Venezuelan leader Hugo Chavez dies
So it is official, Hugo Chavez has died. While it is still not clear what exactly happened over the past couple of months, the strangeness of the government’s actions can now be partially explained by the fact Chavez was in his final days.
With Chavez’s death there is now a feeling reminiscent of Louis XV supposed final words: “après moi le déluge” (after me the deluge). Chavez leaves behind him a polarized country with many major economic and social problems, an untested opposition, and a fractious pro-Chavista party that may not fall in line with Maduro (Chavez’s chosen succesor). Elections will certainly follow, how fair they are will be interesting to see. Nevertheless, whoever wins will have a full plate trying to pick up the pieces and clean up the mess.
Fist Stick Knife Gun: A Personal History of Violence, by Geoffrey Canada
My rating: 4 of 5 stars
I think the book brings some interesting points to the table, especially on the impact of the proliferation of firearms, and the way they destroyed the previous order. He makes some good points about how firearms don’t really provide deterrence to violence, but instead increase chaos and instability, which breeds more violence. I do think Canada is a bit too nostalgic about the old days. While he readily accepts the brutality of the streets before the entry of firearms in mass, there is still a nostalgic sentiment of the supposed honor and controls that once existed in the pre-gun society. I think this book is a good companion to Evil: Inside Human Violence and Cruelty, which is a more in depth psychological look at the human roots of violence and cruelty.
Canada doesn’t go into great detail on the solutions to the challenges of poverty and violence and of breaking these vicious cycles. However, this is more due to the shortness of the book, and not due to a lack of practical knowledge of the policies that are being tried and are having some successes. He highlights some of the work that he has done in Boston and New York, but what you get from these positive stories is more an insight into Canada’s overall philosophy of community-centric investments focused on education and responsive services, than a concrete policy proposal. He seems happy to share his experiences as examples of ideas that might work, but is more interesting in trying to get the reader off the sidelines and involved in finding a solution to the problem.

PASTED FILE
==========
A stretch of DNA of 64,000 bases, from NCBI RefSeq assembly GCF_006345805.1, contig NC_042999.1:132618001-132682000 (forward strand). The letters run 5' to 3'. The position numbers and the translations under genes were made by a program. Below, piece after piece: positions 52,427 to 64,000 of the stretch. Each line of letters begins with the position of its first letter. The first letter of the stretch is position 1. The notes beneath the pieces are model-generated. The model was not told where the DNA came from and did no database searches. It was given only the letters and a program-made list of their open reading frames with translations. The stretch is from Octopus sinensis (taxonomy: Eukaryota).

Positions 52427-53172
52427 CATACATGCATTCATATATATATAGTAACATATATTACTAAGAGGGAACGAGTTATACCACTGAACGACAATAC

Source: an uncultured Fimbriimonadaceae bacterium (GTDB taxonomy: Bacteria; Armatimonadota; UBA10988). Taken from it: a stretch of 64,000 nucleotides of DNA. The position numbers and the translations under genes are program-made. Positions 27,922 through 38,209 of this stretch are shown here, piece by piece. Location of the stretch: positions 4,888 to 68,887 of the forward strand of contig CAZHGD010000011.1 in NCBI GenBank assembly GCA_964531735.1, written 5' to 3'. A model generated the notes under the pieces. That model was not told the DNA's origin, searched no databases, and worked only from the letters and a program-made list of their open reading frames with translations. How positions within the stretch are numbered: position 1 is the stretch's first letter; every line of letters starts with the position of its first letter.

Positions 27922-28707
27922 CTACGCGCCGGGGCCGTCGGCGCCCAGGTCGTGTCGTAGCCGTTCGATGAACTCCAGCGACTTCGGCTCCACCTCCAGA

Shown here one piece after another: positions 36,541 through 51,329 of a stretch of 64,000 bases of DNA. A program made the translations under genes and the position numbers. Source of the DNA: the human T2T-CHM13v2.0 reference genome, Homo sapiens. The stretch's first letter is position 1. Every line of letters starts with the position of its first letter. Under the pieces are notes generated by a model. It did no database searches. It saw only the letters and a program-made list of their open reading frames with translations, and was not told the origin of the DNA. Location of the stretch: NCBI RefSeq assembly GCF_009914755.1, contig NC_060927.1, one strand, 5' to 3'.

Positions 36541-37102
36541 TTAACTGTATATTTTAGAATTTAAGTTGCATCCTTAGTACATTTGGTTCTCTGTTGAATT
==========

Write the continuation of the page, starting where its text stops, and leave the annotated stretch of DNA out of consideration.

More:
Overall, this is a good look at issues surrounding violence in inner-cities in the U.S. Canada draws on a wealth of personal experiences having grown up in Brooklyn and having dedicated his life to trying to reclaim inner-city communities from endemic violence and poverty. It is interesting and easy to read.
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The American Airlines-US Airways Merger in an Evolving Airline Industry
A Brookings blog post looking at the competitive effects of the consolidation of the US Airline industry. It is an interesting look at explaining why despite decreasing number of competitors in the US air travel market that prices haven’t increased as much as some worried. I don’t disagree with the overall point that Winston makes. However, I think he may have under estimated the increase of airfares by not taking into account the new pricing schemes that most airlines are using, where they charge additional fees for services that were once included in the ticket price (checked bags, food and beverage, etc.). There is also no mention about the increase in fuel costs, which is one of the major drivers of airline cost. So, while I think that it is true that airline mergers have led to operating efficiencies of which some of the cost savings have been passed along to consumers, without an analysis on a changing pricing mechanism, changing definition of services provided, and a look at fuel costs it is difficult to untangle what the real change in airfare is and how much of it may be attributable to the airline industry’s consolidation.